Birds have been ringed in Namibia since 1958, when 89 birds were ringed under a German ringing scheme. By 1965, 753 birds of 41 species had been trapped and ringed in Namibia. To date, the Ministry of Environment and Tourism has over 52,000 Namibian ringing records on its electronic database.
To legally ring birds in Namibia, ringers must have a SAFRING ringer's number as well as a ringing permit issued by the Ministry of Environment and Tourism. A person with a ringing permit from outside Namibia needs to apply to MET for a local ringing permit.
A person who wants to start ringing in Namibia needs to be trained by a ringer who has a SAFRING ringer's number and a local ringing permit. Once the trainer (ringer) is satisfied with the trainee's level of experience, applications for a local ringing permit (from MET to ring birds in Namibia) and a ringer's number from SAFRING can be made. Permit restrictions, for example, types of traps, places, times and species permitted may be made according to the ringer's age and experience and the extent of a registered ringing project.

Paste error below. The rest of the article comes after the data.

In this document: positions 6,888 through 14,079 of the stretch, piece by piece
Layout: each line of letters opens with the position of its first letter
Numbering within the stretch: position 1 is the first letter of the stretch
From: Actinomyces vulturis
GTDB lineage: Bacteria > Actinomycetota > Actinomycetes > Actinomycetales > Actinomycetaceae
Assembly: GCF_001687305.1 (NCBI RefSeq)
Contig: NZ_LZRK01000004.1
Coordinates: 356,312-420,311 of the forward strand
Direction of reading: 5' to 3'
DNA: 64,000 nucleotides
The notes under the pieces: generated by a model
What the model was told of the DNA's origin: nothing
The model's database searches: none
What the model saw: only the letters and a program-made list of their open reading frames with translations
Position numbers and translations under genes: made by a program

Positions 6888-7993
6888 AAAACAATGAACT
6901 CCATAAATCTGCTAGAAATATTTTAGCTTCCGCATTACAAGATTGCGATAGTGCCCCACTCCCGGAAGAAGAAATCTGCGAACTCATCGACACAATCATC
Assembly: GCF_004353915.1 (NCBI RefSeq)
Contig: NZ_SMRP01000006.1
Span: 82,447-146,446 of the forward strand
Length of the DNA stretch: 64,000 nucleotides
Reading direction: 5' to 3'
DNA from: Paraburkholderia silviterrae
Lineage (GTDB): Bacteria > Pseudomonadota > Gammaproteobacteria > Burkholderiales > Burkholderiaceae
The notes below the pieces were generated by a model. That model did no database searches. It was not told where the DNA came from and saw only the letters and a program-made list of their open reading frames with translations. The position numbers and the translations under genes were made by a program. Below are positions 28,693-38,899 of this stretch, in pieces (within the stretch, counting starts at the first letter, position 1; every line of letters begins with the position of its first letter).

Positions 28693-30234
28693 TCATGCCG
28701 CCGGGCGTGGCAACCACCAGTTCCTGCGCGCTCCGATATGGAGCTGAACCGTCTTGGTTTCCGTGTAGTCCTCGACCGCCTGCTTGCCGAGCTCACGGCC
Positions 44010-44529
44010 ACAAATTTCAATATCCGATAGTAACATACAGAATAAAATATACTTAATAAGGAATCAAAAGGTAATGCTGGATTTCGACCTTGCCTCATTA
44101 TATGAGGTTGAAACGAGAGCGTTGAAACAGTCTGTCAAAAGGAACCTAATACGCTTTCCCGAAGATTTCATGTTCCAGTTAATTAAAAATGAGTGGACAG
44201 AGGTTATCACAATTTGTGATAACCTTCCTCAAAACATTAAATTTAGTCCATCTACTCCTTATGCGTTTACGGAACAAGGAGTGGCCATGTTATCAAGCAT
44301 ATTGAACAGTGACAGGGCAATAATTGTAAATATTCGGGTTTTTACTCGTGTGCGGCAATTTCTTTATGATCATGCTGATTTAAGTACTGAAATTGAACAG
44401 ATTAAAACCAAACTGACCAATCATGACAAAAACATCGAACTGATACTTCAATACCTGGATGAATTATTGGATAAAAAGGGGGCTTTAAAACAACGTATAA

See the booklet "Bird ringing in Namibia [pdf 946kb]" for information on what is happening and who is involved in bird ringing in Namibia; covering permit requirements, basic rules and ethics of ringing, equipment needs and, importantly, what to do with ring recoveries. Sections included are:
- Ringers and ringing permits
- What rings are
- Choosing a ring size
- Ringing rules
- Ringing ethics - Capture, handling, data collection, ringing
- Ringing equipment
- Trapping equipment
- Mist nets
- Balchatri and other traps
- Basic removal technique for mist-netted birds
- Handling and holding
- Biometric data
- Releasing a ringed bird
- Mortalities and injured birds
- Ringing and recapture records
- Recovery records and reporting n ringed birds
- More on ringing
- Contacts [pdf 99kb]